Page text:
in Gandhara, Panduka in Mithila, Piigala in Kaliiiga, and Haiika 
in the Ka^i (Benares) country. 6'/. T. Wattcrs, On Yuan C'Incaiuj. 
p. 243. 

59 e2 


ments were rightly identified many years ago by General 
Cunningham : the one with the sacred tank now known 
as the Paiija Sahib at Hasan Abdal, the other with a 
ruined stiipa which cro'svns the ridge above BaotI Find. 
As to the other two, Cunningham laboured under the 
false idea that the city which Hsiian Tsang visited was 
the city on the Bhir mound instead of in Sirsukh, and 
he could not, therefore, but fail to identify the location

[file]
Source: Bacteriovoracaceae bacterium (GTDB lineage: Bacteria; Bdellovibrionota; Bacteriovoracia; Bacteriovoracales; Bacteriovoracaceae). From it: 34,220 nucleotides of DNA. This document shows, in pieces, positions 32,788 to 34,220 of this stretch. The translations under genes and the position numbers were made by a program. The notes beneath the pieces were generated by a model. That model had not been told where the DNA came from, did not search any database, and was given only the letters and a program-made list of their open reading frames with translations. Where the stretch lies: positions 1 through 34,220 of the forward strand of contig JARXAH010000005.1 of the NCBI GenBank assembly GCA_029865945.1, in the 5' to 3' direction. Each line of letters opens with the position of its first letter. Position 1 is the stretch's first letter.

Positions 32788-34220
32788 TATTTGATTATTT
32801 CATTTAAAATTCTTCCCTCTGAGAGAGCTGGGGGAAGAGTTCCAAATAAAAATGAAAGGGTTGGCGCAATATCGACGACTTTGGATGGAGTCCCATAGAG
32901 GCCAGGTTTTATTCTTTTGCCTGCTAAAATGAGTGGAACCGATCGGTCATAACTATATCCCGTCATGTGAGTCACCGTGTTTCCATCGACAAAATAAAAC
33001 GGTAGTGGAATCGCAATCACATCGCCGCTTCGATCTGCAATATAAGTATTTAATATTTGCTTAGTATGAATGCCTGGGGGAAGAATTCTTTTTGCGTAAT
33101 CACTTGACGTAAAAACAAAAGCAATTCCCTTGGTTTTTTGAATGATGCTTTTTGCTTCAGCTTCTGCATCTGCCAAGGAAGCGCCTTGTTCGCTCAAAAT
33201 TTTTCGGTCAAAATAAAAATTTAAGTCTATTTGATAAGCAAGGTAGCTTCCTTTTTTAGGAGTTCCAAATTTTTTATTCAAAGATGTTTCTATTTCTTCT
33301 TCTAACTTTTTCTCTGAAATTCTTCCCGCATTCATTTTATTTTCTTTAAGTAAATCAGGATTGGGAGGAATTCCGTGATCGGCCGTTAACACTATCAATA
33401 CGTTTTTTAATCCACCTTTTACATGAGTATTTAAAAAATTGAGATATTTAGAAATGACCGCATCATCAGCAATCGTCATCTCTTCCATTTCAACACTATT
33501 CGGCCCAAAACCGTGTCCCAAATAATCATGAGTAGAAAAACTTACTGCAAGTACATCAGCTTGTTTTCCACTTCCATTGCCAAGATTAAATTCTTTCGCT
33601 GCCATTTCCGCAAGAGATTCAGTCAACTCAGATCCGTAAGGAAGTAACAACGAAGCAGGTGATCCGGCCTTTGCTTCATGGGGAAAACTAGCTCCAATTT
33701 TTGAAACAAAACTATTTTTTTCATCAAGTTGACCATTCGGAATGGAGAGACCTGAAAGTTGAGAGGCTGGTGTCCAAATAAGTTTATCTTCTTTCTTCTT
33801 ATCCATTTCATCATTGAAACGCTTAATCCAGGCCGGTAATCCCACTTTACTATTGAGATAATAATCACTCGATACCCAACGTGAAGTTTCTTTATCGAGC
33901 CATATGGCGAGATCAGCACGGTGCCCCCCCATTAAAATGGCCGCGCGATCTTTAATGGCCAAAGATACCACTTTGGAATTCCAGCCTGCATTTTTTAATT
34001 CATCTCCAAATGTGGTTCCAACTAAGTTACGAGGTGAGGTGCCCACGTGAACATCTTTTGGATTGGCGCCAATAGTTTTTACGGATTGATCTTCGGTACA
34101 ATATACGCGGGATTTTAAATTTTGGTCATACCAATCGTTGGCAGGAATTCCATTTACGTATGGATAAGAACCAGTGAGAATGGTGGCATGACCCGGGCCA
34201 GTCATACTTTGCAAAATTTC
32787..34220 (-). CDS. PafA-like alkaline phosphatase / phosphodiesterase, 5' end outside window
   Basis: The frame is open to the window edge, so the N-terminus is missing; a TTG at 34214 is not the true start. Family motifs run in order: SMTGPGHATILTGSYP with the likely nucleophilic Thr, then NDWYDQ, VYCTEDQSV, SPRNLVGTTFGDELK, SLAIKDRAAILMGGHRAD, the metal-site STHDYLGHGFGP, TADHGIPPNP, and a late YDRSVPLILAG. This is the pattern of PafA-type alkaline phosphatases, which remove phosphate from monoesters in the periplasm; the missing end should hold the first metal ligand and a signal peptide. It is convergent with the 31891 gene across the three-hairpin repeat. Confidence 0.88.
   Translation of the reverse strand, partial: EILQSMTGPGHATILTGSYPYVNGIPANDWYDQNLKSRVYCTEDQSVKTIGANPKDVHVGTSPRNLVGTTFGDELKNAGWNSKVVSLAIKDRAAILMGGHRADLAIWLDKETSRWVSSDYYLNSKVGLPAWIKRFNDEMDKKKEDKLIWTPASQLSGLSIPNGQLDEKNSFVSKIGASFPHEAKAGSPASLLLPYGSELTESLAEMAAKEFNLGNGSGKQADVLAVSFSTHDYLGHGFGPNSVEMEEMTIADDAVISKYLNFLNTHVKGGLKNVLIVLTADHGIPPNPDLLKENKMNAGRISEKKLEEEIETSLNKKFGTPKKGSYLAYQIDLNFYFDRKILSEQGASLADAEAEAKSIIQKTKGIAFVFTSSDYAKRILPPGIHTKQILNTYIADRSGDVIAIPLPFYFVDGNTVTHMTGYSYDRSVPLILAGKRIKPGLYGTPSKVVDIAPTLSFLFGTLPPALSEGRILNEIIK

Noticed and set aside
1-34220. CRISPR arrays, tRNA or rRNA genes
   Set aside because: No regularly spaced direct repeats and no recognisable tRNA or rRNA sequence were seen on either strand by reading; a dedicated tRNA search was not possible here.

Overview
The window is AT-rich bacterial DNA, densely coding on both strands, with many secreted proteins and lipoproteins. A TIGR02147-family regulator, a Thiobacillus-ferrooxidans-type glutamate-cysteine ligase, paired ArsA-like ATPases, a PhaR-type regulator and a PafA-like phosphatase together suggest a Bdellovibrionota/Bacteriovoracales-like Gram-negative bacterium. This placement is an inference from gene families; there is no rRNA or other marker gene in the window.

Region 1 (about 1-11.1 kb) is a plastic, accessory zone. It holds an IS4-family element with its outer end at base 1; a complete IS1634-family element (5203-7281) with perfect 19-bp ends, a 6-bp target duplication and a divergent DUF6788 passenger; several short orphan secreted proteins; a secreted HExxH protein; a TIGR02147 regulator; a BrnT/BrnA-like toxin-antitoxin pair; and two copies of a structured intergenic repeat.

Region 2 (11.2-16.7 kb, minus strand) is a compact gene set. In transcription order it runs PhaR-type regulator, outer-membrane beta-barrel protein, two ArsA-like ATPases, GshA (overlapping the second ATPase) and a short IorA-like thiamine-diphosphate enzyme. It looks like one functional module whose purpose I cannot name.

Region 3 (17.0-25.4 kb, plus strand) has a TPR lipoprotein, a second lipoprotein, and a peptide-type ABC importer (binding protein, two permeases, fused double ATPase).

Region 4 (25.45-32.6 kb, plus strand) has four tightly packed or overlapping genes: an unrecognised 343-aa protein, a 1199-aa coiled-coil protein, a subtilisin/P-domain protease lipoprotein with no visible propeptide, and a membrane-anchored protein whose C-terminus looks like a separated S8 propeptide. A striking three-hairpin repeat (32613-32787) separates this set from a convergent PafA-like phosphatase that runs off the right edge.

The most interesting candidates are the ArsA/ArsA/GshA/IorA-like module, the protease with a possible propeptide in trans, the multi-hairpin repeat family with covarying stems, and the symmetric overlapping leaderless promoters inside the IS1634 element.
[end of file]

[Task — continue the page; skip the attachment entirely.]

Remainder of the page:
of the two stiipas. Now that we know that the earliest 
city of Taxila was on the Bhir mound and the latest 
in Sirsukh, it is clear that the stupa of the " sacrificed 
head " is none other than the Bhallar Stupa, which 
occupies a commanding position on the extreme western 
spur of the Sarda hill, and it is probable that the 
memorial of Kunala's misfortune is the stupa which 
occupies a hardly inferior position on the northern slopes 
of Hathial, commanding a splendid view of the lower city 
of Sirkap and of the whole of the Haro valley (PI. X). 
ITsiian Tsang describes this stiipa as being above 100 
ft. high, and situated to the south-east of the city 
of Takshasila on the north side of the south hill. The 
blind, he says, came here to pray, and many had their 
jyrayers answered by the restoration of their sight. ^ 
He then proceeds to narrate the story of Kunala :